Mary Kawena Pukui
Photo from marykawenapukui.com
     The land would be managed by the Ala Kahakai Trail Association, which supports the Ala Kahakai National Historic Trail. The trail travels along the entire Ka`ū Coast and north to Hawi and south into Hawai`i Volcanoes National Park.

     Numerous people and groups have submitted testimony in favor of the purchase. See Aug. 13 Ka`ū News Briefs.
     Many reasons to conserve the land are put forth in the County Council Measure 650-18, to approve the purchase.
     The resolution says the land "has exceptional cultural, historical, environmental, and natural significance," including the coastline and trail. It says the land is "is used by local fishermen, Native Hawaiian descendants, and gatherers of various natural and marine resources for subsistence, recreational, and cultural purposes."
     The measure mentions the "resonant history and stories" of Waikapuna, preserved and passed on "through the intimate knowledge and experience of revered Hawaiian scholar Mary Kawena Pukui." Pukui was raised by her grandmother, Nali`ipo`aimoku, from Waikapuna, who was akahunala'aulapa'au (midwife) and hula dancer in the court of Queen Emma. Pukui spent her childhood summers at Waikapuna with her grandmother, and the knowledge passed down "provided a considerable amount of the foundation upon which the 20th century Hawaiian cultural renaissance and beyond has relied. Most notably informed by Kawena's experience and time spent on the Ka`ū coast and Waikapuna, is the critical cultural contribution of The Polynesian Family System in Ka`ū. Some of the sites and areas Kawena describes in her book can still be clearly seen and experienced today on the Waikapuna Property."
Waikapuna shoreline
     The land's conservation "will have a significant positive continued impact on the immense resources of WaikapunaBayand the ocean waters," says the resolution. Marine and coastal resources include a lagoon and intertidal pool complex at WaikapunaBay -- which the measure says is a nursery and refuge area for numerous marine invertebrates and fishes. The nearshore area, says the resolution, is home to diverse populations, including: Hawksbill and green sea turtles, whales, Hawaiian monk seals, and many kinds of fish, limu, crustacean, shark, and urchin. "Many in the Ka`ū community still rely on these diverse marine resources for subsistence," says the measure.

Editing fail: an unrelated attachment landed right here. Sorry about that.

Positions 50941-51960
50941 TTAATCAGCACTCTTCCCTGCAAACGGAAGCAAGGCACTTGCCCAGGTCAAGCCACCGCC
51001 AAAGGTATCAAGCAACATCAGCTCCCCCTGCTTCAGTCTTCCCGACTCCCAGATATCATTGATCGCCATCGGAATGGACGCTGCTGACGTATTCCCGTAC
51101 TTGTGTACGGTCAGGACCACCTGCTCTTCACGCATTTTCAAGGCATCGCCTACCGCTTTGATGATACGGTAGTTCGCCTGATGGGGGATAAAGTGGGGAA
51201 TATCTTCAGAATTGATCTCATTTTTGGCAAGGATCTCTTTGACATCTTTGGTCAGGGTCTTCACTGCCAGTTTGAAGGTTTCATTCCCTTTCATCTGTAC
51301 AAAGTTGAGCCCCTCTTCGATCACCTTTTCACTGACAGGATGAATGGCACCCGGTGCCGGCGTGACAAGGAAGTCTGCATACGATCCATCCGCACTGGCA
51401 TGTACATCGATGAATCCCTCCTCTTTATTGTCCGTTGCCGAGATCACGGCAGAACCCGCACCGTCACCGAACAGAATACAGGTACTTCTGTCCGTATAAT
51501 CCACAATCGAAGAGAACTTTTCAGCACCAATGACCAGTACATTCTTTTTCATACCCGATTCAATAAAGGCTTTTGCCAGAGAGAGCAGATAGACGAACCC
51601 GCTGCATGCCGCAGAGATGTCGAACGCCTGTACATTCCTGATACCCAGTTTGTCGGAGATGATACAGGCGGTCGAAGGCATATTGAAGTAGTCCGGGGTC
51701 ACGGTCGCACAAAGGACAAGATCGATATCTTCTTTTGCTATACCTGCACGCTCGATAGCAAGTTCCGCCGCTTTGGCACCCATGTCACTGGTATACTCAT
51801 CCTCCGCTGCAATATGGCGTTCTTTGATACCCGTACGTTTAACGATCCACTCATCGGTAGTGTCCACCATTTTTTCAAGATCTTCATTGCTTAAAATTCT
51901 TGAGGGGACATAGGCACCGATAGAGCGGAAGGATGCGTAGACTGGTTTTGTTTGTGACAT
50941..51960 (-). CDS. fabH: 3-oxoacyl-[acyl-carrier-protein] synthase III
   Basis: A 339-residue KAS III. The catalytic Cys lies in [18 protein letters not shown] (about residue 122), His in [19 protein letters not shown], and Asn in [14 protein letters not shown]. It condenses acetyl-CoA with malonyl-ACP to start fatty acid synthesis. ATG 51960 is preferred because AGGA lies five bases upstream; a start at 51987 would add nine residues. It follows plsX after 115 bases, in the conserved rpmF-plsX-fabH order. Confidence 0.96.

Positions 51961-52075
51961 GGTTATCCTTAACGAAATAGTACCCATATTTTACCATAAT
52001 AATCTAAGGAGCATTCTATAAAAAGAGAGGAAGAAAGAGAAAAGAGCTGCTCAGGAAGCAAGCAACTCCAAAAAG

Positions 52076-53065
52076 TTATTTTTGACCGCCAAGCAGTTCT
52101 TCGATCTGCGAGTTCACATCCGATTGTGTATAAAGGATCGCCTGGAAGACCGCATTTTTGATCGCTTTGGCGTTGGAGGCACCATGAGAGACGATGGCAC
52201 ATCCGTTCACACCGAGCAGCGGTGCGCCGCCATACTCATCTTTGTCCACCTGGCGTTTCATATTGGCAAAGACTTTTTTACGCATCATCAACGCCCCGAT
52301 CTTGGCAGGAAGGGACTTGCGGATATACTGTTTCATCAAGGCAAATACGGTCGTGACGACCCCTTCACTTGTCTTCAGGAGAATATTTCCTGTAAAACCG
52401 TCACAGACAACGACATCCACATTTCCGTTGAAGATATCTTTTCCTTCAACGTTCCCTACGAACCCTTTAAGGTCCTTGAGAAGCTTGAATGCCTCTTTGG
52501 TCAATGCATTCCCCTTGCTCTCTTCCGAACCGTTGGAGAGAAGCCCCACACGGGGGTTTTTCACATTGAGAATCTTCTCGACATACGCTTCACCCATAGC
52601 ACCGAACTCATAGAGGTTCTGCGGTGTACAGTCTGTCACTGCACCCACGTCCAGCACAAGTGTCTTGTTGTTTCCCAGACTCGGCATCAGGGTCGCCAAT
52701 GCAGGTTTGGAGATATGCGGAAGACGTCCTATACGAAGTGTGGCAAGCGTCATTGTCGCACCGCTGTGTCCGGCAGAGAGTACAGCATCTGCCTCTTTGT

The "numerous and well-preserved cultural sites" other incentives. The resolution says they include an ancient village (Waikapuna) consisting of heiau, burials, lava tubes, house foundations, ahu (altar), habitation caves, petroglyphs, papamu (stone for the game konane), salt-gathering ponds, agricultural terraces, canoe sheds, a stone-lined spring, kamala (three-sided wind shelters walled with stone), and mauka-makai trails connecting the village with Nā`ālehu and Wai`ōhinu.
Maiapilo (Capparis sandwichiana)
     The land is also host to native and endangered bird and plant species, which the measure says "thrive" on the Waikapuna property. A "massive" sea cave is home to hundreds of indigenous Noio (black noddies) and Noio Kaha (brown noddies). Sea cliffs provide habitat to colonies of endangered `Ua`u (Hawaiian petrel), indigenous `Ulili (wandering tattlers), indigenous Koa`e Kea (white-tailed tropic birds), and federal-candidate species `Ake`ake (band-rumped storm petrels). Vegetation along the coast, covering sand dunes, and on the cliff of Manienie Pali is primarily native and includes nohu, nehe, ilima papa, maiapilo (with limited remaining specimens at last survey), pili, pohuehue, and kauna`oa. The pasture lands include remnants of a lowland dry forest through occasional native and Polynesian-introduced trees: alahe`e, lama, wiliwili, `ilima, naio, and noni.